Eventually, we end up on a terrace or plateau where we chug around for a while, trying to figure something out or just hanging out, it seems.  Some people call it the three steps forward, two steps back syndrome—or the two steps forward, one step back syndrome, where we feel like we're sliding back down the hill. 

While we're stewing in this place of zero-progress, we may get glimpses of that next plateau, but we can't figure out how to get there or why we sometimes don't even want to get there. During this time, some of our symptoms may, in fact, get worse.  We may not notice it for a while, but eventually, the weirdly elementary things we are doing grab our attention.  We feel like idiots in recovery, like we're stuck.  And we often overlook areas of our life in which we are improving. 

These plateaus instigate such a mix of emotions.  We might be doing all the "right" things, but we seem to be going nowhere.  Or we go somewhere and then fall back—repeating the pattern a dozen times.  When you are on the plateau, remember that nothing is lost or wasted, that you are learning.  Because, eventually…

One day we look around and – WOW! – we're on the next plateau!  How did we even get here? 

What happened?  It's like we had an epiphany or are just now realizing that we don't want things we used to want or do things the way we used to do them.  It's exhilarating and validating in so many ways…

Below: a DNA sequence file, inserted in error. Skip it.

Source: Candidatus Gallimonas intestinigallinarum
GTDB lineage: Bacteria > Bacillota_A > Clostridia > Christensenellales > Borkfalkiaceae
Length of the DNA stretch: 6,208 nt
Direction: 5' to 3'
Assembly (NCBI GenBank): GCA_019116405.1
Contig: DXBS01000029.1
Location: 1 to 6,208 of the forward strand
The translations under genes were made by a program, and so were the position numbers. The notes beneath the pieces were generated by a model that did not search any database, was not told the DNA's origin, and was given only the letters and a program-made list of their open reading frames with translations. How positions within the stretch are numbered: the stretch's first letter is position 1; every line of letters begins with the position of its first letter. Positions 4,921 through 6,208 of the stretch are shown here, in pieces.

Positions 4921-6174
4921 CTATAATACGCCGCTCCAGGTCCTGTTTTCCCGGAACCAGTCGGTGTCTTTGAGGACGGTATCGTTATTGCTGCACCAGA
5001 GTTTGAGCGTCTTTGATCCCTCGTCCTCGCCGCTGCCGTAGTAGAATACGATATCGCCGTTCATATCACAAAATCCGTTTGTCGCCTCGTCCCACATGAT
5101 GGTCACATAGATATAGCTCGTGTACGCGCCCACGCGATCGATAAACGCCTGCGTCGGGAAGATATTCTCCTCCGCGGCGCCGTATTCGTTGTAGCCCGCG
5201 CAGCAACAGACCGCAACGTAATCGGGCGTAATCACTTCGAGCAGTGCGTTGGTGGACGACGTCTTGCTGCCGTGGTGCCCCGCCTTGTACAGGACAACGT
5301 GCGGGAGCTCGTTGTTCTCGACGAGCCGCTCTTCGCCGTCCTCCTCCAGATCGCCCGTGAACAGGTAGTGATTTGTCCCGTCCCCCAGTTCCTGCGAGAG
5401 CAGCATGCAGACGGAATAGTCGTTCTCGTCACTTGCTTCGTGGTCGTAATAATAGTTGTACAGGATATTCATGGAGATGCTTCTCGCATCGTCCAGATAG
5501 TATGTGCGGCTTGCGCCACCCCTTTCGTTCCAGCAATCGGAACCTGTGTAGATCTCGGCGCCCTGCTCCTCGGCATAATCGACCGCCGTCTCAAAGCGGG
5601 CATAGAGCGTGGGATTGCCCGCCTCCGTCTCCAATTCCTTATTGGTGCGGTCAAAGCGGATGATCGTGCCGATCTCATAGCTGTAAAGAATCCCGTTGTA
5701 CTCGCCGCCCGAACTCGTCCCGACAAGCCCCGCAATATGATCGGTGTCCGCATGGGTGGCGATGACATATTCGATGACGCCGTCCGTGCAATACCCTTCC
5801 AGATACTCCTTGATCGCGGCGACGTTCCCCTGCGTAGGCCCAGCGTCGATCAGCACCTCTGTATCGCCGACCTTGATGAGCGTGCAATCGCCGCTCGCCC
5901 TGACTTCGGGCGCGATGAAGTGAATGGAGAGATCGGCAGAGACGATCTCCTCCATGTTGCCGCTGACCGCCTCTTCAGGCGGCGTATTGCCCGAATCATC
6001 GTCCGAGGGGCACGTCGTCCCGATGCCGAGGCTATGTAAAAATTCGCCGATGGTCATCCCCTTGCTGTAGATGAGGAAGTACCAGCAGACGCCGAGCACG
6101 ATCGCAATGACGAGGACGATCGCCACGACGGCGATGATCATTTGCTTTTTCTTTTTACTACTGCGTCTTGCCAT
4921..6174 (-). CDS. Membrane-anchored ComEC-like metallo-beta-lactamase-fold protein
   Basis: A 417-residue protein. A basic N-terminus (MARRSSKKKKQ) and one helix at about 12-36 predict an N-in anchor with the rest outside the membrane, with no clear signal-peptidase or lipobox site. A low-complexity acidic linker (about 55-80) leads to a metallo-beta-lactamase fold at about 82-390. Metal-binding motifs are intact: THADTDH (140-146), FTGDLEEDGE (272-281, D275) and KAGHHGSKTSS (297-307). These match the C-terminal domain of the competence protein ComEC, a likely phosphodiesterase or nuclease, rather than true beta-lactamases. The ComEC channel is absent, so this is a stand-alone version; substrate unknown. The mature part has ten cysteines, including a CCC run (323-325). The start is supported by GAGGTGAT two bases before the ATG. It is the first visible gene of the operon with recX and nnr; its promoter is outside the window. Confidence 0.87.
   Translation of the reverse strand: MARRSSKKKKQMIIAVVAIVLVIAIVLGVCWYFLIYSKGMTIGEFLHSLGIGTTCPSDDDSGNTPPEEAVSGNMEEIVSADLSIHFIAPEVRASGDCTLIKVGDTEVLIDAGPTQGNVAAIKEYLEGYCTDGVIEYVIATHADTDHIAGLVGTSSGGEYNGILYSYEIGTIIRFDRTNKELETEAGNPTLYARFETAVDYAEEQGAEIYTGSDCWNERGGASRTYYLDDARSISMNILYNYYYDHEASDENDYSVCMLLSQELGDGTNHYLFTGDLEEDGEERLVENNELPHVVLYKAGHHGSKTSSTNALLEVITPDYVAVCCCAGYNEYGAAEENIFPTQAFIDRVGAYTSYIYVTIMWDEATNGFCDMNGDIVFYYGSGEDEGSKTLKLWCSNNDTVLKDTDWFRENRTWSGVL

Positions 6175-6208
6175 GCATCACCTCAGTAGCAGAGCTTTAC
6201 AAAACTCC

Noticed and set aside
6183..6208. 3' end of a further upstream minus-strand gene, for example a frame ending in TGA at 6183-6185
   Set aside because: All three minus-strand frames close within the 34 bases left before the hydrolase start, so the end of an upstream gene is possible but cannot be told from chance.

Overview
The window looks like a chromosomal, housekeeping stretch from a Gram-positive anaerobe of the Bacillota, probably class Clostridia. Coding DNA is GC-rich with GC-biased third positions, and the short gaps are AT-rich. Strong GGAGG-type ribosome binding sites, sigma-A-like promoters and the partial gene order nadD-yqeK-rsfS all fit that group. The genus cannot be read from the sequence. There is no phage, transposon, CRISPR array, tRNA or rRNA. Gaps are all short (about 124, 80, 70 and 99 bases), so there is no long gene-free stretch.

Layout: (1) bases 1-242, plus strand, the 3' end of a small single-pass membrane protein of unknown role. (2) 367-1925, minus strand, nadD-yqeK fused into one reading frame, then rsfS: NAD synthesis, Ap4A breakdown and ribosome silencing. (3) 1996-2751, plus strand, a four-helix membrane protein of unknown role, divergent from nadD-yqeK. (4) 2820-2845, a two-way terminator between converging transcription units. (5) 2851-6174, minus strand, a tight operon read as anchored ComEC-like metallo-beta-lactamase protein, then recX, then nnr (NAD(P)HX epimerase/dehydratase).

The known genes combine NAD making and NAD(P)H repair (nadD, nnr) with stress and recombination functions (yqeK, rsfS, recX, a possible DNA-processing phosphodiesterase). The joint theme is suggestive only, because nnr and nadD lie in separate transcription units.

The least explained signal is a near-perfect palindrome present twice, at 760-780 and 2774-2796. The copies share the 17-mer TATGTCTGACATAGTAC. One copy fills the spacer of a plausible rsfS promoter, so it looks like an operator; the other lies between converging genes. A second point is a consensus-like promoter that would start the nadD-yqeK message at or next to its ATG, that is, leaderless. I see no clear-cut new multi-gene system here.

And it's usually followed by another slow churn on a plateau.  Borrrring.  We may take a couple more quick leaps up the mountain, but the plateau is inevitable.

I've come to realize that these sudden jumps are not so sudden.  We do a lot of work as we circle those plateaus.  We learn many things, we try new ways of behaving, we fail, we succeed.  We experiment.  We learn.  And eventually, all these disconnected attempts and mistakes and learnings come together.  We arrive at a new place.  It's that moment of connection that makes it feel like we graduated all of a sudden. 

Life is about accepting that plateau and TRUSTING it. I have to learn to trust myself and my higher power.  In the beginning, recovery is all about releasing the self and relying wholly on a higher power.  Later recovery is no less about HP, but for me, more time in program has also required me to regain trust in myself.  Regaining that trust has entailed some mishaps, but I have come through those a better person, even if it meant extra pounds or other consequences I might not have liked or that really might not have been the healthiest way to go.

Continuing in recovery means believing that my higher power truly enables me to be the person I was meant to be, not the person covered up and weighed down by addiction and eating compulsions.  Whereas in the beginning of recovery, I am taught that I can never trust myself, later in recovery, I must learn that I CAN.  This is a difficult mental shift, and one that some people don't manage to make.  For them, they repeat steps one through nine of the 12 steps over and over, or end up having to act out so that they can start back from step one—the familiar.

If I see recovery as an evolving thing, I get to acknowledge the progress I make over time.  I don't completely lose touch with the old way I made decisions or think I know everything, but I don't discount myself and all the things I have learned.

For me, the twelve steps and recovery are useless if they are nothing but a big cycle I go through again and again in the same way.  I think programs of recovery are designed to take us to somewhere new.  As humans, we are designed to grow.  My recovery reflects that.  For instance, I use all 12 steps, but not in the same way or at the same pace or even with the same kind of attention as I used to.  But of course, it can be difficult to remember that when I’m on the boring, no-movement plateau.